Steven Armstrong, "Hymnal, Vol. 1; Revised Edition” - Review
Steven Armstrong’s CD titled Hymnal, Vol. 1; Revised Edition is elegant and classy. Mr. Armstrong’s compositions of historic hymns of the faith are done with honesty, honor, and integrity. He stays true to the melodies many believers will, or at least should, be familiar with. While there are textures added to the pieces, they do not diminish or distract from the authenticity of the hymn’s original structure.
Mr. Armstrong’s ability on the piano is characterized by a great deal of finesse. He’s not just hammering the keys, nor is he traipsing without purpose over every key on the piano. Mr. Armstrong leaves no doubt he has allowed God to develop fantastic skills on the keys. During “Great is Thy Faithfulness” Mr. Armstrong makes me believe there is a second person with a second piano. His range spans simple, single note melodies to massive rolling and tinkling scale structures backed by major chords mixed with a little jazz and some soul.
These arrangements may not make the regular rotation of your local churches praise team; however, they are nonetheless deserving of your listening time. Initially, I found myself skeptical of the effectiveness of these old hymns played on piano without vocal. It is the lyrical content of old hymns that is rich, robust, and instructive. After giving this CD two or three listens, it hit me how effective the music is without vocals. The lack of a vocal track forced me to reacquaint myself with the lyrics by finding the lyrics and reading them as Mr. Armstrong played.
The highlight track for me is “Blessed Assurance”. The piece starts out very soft and simple. Mr. Armstrong sprinkles some jazz notes and chords throughout the verse and chorus which is tastefully done and adds a rich melodic texture. He ascends to the heights of proclaiming God’s blessed assurance in the middle and eases the piece down to a single note ending which lead me personally into prayer.
“Blessed Assurance” is one of my favorite hymns, and Mr. Armstrong’s piece took me back to the many times I would hold each of my children when they were infants and toddlers and sing them this hymn. I was reminded this was my go to hymn on those nights they struggled to go to sleep. This hymn put my children to sleep on several nights. If you are not familiar with the lyricist, Fanny J. Crosby, you should immediately read a biography of her. Blind from her youth, she had memorized the entire New Testament by age fifteen, and until her elder years spent several hours each night into the early mornings writing songs.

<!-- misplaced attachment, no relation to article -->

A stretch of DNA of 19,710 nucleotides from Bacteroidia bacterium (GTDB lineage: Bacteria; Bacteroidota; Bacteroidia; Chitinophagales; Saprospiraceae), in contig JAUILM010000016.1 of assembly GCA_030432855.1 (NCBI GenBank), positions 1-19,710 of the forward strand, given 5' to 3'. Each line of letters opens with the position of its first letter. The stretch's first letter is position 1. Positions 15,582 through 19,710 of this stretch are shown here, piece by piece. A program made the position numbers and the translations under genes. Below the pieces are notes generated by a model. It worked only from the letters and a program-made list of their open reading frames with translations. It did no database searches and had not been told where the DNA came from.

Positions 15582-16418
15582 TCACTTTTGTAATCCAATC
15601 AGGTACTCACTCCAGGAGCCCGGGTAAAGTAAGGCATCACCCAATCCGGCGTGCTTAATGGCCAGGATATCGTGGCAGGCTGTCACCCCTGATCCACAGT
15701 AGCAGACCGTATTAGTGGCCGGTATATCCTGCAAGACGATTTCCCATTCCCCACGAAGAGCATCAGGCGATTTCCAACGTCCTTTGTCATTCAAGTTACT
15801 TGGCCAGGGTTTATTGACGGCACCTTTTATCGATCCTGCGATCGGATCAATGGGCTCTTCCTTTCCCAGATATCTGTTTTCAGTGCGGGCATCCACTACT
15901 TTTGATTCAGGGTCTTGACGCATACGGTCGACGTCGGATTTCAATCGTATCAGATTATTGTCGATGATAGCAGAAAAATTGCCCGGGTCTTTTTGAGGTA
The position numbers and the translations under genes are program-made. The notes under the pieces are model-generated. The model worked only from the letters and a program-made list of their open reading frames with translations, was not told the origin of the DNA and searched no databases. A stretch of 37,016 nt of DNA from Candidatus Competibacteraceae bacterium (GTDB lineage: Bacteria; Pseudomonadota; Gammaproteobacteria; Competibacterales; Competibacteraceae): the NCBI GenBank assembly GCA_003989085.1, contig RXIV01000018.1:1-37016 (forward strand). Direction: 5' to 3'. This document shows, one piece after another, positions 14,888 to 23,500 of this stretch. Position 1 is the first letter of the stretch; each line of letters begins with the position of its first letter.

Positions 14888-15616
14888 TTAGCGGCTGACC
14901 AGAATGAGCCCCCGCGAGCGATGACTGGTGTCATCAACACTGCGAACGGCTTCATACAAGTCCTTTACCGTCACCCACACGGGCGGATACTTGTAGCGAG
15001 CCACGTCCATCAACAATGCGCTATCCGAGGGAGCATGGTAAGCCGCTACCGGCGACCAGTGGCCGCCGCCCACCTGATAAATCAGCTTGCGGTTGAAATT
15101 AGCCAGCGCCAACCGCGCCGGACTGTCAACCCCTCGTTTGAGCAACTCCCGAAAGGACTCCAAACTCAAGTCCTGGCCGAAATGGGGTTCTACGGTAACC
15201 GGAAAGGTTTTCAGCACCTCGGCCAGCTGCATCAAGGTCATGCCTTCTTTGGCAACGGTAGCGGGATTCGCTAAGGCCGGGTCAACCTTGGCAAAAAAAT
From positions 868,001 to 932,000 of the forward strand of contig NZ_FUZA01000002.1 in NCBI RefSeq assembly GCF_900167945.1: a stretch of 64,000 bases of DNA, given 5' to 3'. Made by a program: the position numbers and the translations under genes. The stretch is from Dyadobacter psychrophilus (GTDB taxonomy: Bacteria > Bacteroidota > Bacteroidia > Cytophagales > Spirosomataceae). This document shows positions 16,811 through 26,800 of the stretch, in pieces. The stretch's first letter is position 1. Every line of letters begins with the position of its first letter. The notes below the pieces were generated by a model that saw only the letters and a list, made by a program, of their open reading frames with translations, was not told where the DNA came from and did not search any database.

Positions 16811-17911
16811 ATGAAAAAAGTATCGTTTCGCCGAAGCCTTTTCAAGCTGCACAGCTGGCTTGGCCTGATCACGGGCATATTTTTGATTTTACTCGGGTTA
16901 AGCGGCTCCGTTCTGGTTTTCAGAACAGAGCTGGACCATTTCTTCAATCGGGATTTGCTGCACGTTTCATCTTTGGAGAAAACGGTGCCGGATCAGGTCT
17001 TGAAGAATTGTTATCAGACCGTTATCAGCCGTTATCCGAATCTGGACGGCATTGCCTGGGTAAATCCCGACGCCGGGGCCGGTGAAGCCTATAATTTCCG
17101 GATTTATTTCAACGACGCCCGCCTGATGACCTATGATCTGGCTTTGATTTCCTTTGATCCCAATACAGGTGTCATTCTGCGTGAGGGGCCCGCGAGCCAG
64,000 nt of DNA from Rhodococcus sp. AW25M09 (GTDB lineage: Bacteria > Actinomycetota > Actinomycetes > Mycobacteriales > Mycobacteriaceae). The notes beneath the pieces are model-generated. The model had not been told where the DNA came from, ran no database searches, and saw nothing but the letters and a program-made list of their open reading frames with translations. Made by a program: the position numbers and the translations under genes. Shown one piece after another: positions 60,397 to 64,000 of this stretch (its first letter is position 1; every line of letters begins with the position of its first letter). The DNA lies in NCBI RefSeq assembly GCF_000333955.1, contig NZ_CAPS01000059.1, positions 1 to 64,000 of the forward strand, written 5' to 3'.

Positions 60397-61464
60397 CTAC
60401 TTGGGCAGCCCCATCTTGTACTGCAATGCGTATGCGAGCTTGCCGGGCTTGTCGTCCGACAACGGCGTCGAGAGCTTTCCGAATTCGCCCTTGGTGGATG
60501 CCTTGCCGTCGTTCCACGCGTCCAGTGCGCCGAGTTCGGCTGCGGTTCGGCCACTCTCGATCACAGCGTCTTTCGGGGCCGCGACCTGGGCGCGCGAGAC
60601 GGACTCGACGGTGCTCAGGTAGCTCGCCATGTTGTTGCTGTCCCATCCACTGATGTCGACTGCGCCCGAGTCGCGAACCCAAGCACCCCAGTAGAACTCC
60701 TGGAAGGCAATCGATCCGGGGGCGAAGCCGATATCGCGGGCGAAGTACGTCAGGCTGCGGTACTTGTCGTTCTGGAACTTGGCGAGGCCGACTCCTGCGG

“What a Friend We Have in Jesus” is a superb ending to this collection. It is jazzy and bluesy with a little old time swing to boot. It is so nicely done, that I found the one criticism I have of this collection. Frankly, Mr. Armstrong cut this track short by about four and a half minutes. I expected more. I wanted more of this track. So much more I had it in my audio player on a loop for probably thirty minutes.
As I listened to the nine tracks on this CD, I found myself in a calm and reflective state. I found this collection of classic hymns played on a grand piano conducive for opening up my Bible and meditating upon the enormous God we serve, and the many blessings he has bestowed upon me this year.Comment on Facebook Comment on Twitter
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